Many Youth Discontinue Use of Alcohol, Tobacco, and Other Drugs by the Time They Leave High School

"Among 12th graders, the highest noncontinuation rate is observed for inhalants (69%), followed by MDMA (ecstasy, Molly) and crystal methamphetamine (ice) (both at 47%). Many inhalants are used primarily at a younger age, and use is often not continued into 12th grade. The rank ordering for noncontinuation of other drugs is as follows: methamphetamine, heroin, crack, narcotics other than heroin, tranquilizers, amphetamines, steroids, sedatives (barbiturates), cocaine, cocaine other than crack, hallucinogens, and LSD (all between 34% and 44%).

"• The drugs most likely to be continued include cigarettes (only a 24% noncontinuation rate), marijuana (18%), alcohol use to the point of being drunk (21%), any alcohol use (9%), and smokeless tobacco (22%). Note that several psychotherapeutic drugs are among those with the lowest noncontinuation rates. It is important to recognize, however, that substantial proportions of students who try the various illicit drugs do not continue use, even into later adolescence. (Note: Use of heroin with and without a needle is not included due to very low case counts, and PCP is not included because lifetime use is no longer assessed.)

"• Because a relatively high proportion of marijuana users continue to use marijuana at some level over an extended period, it has consistently had one of the lowest noncontinuation rates in the senior year of any of the illicit drugs (18% in 2017).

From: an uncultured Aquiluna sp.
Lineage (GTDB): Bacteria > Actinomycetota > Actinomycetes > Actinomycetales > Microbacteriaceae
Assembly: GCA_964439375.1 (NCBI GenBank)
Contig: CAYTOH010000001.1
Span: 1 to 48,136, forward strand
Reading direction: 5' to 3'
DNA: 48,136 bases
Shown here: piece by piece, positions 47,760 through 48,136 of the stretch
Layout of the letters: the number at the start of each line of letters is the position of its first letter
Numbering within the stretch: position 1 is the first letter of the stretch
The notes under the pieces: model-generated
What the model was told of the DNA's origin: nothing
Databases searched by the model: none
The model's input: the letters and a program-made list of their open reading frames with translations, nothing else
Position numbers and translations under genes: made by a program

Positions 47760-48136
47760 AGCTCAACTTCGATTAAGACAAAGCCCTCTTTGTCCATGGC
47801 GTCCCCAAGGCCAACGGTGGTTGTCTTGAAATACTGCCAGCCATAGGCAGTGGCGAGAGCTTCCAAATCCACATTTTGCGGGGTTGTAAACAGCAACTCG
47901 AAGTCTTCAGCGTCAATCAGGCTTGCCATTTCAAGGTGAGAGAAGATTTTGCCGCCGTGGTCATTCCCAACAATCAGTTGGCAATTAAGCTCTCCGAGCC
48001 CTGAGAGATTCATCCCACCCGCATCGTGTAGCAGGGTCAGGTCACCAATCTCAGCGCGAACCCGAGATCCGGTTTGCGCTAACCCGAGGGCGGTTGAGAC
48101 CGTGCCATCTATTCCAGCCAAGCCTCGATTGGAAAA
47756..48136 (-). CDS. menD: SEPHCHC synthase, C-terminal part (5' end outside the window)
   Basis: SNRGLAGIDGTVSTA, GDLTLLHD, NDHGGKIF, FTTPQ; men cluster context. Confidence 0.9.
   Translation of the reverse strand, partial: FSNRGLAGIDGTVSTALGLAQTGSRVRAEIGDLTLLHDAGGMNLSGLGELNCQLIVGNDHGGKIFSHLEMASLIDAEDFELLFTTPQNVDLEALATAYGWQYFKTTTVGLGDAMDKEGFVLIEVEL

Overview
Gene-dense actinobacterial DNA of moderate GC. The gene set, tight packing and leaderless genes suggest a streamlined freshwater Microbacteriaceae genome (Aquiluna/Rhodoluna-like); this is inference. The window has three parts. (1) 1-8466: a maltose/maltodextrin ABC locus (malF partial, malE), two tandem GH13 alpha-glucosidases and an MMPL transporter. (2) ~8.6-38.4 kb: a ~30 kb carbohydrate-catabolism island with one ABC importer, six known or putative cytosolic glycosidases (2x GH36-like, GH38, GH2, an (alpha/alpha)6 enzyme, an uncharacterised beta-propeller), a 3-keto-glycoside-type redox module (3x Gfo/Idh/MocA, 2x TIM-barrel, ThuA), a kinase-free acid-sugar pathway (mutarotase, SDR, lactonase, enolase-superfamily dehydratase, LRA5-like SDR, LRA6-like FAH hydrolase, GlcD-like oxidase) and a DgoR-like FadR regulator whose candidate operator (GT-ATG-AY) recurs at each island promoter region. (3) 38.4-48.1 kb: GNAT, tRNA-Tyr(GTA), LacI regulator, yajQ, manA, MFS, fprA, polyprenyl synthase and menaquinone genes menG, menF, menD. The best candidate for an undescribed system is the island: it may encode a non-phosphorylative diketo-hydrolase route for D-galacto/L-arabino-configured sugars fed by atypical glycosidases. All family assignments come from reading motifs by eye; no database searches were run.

"• It is noteworthy that, of all the 12th graders who have ever used crack (1.7%), only about one third (0.6%) report current use and 0.1% of the total sample report current daily use. While there is no question that crack is highly addictive, evidence from MTF has suggested consistently that it is not addictive on the first use, as was often alleged in the past.

"• In contrast to illicit drugs, noncontinuation rates for the two licit drugs are extremely low. Among 12th grade students alcohol has a lifetime prevalence of 62% and an annual prevalence of 56%, yielding a noncontinuation rate of only 9%.

"• Noncontinuation had to be defined differently for cigarettes because respondents are not asked to report on their cigarette use in the past year. The noncontinuation rate is thus defined as the percentage of those who say they ever smoked “regularly” who also reported not smoking at all during the past 30 days. Of the 12th graders who said they were ever regular smokers, only 24% have ceased active use.

"• Noncontinuation is defined for smokeless tobacco much the same way as for cigarettes. It also has a relatively low rate of noncontinuation by senior year – only 22% of lifetime regular users did not use in the past 30 days.

"• In addition to providing 12th grade data, Figure 4-3 presents comparable data on noncontinuation rates based on responses of 8th and 10th graders. As mentioned above, the drugs have been left in the same order as the rank-ordered drugs in 12th grade to facilitate comparison across grades

"• The noncontinuation rates for inhalants are very high and rise with grade level (47%, 62%, and 69% in grades 8, 10, and 12)."


Miech, R. A., Johnston, L. D., O’Malley, P. M., Bachman, J. G., Schulenberg, J. E., & Patrick, M. E. (2018). Monitoring the Future national survey results on drug use, 1975–2017: Volume I, Secondary school students. Ann Arbor: Institute for Social Research, The University of Michigan. Available at